About this record
This colour photograph shows three Collingwood Australian rules football players (in the black-and-white striped jumpers) contesting a mark against three Carlton players (in the navy blue shirts) during the Victorian Football League (VFL) grand final played at the Melbourne Cricket Ground (MCG) on 26 September 1970. The photograph was probably taken during the first quarter, and the packed stands can be seen in the background.
- This is a moment in play from what is considered one of the most astonishing VFL grand finals in history, when Carlton came from 44 points behind at half time to defeat Collingwood by 10 points – 111 to 101. Collingwood were strong favourites to win what would have been its 14th VFL flag, having had an outstanding season and defeating Carlton on each of their three encounters, including a decisive victory by 77 points in Round 19.
- The six players in the air are attempting to take a mark – a catch on the full from at least 10 yards (about nine metres) from the kicker – and gain the resultant advantage of an unimpeded kick in any direction. This match was a famous one for marks, especially one taken by Carlton's Alex Jesaulenko (1945– ), that is known today as the mark of the century and led commentator Mike Williamson to shout the famous words still used to describe a towering mark, '... you beauty!'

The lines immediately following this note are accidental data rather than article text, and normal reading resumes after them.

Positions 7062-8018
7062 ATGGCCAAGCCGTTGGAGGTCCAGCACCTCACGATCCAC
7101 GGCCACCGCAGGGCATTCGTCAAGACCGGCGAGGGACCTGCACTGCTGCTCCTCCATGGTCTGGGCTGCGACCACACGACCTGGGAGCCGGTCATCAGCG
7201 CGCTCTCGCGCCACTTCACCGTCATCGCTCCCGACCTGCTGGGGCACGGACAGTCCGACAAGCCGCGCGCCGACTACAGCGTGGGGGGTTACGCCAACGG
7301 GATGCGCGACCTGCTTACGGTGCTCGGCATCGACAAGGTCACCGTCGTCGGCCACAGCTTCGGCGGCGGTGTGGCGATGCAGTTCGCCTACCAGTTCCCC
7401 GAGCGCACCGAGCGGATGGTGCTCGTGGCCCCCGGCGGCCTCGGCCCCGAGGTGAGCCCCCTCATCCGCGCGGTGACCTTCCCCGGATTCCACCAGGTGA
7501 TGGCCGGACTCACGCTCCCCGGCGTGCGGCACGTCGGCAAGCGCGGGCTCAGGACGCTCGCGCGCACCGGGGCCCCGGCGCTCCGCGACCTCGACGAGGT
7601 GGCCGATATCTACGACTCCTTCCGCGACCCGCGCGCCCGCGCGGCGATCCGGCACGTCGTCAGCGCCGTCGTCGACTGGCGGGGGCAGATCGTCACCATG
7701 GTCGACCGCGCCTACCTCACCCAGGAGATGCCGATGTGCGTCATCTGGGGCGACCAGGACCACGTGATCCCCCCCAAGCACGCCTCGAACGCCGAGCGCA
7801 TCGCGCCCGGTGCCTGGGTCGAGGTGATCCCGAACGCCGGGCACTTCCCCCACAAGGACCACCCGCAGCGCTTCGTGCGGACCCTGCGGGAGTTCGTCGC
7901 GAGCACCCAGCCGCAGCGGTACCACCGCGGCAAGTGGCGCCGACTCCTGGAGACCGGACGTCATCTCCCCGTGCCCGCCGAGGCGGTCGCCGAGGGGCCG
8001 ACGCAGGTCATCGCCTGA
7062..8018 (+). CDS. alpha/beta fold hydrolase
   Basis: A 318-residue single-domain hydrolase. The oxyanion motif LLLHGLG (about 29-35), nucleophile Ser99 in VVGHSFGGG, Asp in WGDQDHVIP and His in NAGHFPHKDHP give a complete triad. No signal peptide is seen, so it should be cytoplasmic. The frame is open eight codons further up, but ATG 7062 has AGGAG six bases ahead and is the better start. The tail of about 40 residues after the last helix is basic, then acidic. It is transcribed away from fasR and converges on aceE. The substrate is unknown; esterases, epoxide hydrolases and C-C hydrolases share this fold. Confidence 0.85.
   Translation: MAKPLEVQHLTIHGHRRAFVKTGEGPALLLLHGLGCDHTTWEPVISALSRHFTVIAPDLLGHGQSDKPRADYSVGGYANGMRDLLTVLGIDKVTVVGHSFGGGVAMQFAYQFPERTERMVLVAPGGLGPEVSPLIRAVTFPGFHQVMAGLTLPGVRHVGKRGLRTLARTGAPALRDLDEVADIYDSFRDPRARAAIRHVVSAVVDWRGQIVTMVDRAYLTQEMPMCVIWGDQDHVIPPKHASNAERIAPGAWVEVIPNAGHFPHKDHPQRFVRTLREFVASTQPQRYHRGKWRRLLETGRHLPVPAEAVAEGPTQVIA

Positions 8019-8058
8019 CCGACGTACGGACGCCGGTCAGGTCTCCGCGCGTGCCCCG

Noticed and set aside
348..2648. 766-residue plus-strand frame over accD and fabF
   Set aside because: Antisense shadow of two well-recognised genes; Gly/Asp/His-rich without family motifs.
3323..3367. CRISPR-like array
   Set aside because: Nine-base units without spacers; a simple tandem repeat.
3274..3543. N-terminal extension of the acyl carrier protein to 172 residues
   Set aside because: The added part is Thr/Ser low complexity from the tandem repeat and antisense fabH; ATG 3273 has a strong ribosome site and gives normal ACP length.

- While the photograph shows a mark being contested, in fact handballing was a bigger feature of the final's second half. At half time Carlton coach Ron Barassi (1936– ) instructed his players to 'play on' whenever they could, using handballs to keep the ball moving at every opportunity. Barassi had long been thinking about this innovative tactic, and its use in the 1970 grand final is widely regarded as signalling the birth of the contemporary game.
- While packed stands are normal at VFL and Australian Football League (AFL) grand finals, the spectators seen here were part of a crowd of 121,696 people – the greatest number in attendance at a grand final at the MCG. This record is likely to stand, as the MCG's total capacity was reduced to 100,000 in 2002 when work began to demolish and rebuild the Ponsford, Members and Northern stands.
- The photograph was taken by a photographer from the Australian News and Information Bureau (ANIB), an Australian Government organisation set up in 1950 to promote the Australian way of life and Australian events overseas. ANIB photographers travelled to all parts of the country to take photographs of everyday Australian life. Colourful images of a VFL final helped spread information about Australia's own form of football.
- The intense rivalry between Carlton and Collingwood football clubs magnified the importance of this dramatic game, the most memorable of a generation. To many of their fans, the clubs seemed to be complete opposites. Collingwood was seen as a working-class club with a strong Irish Catholic membership. Carlton had come to be seen as an 'establishment' club, with former Prime Minister Sir Robert Menzies (1894–1978) its number one ticketholder in 1970.
Learning resource text © Education Services Australia Limited and the National Archives of Australia 2010.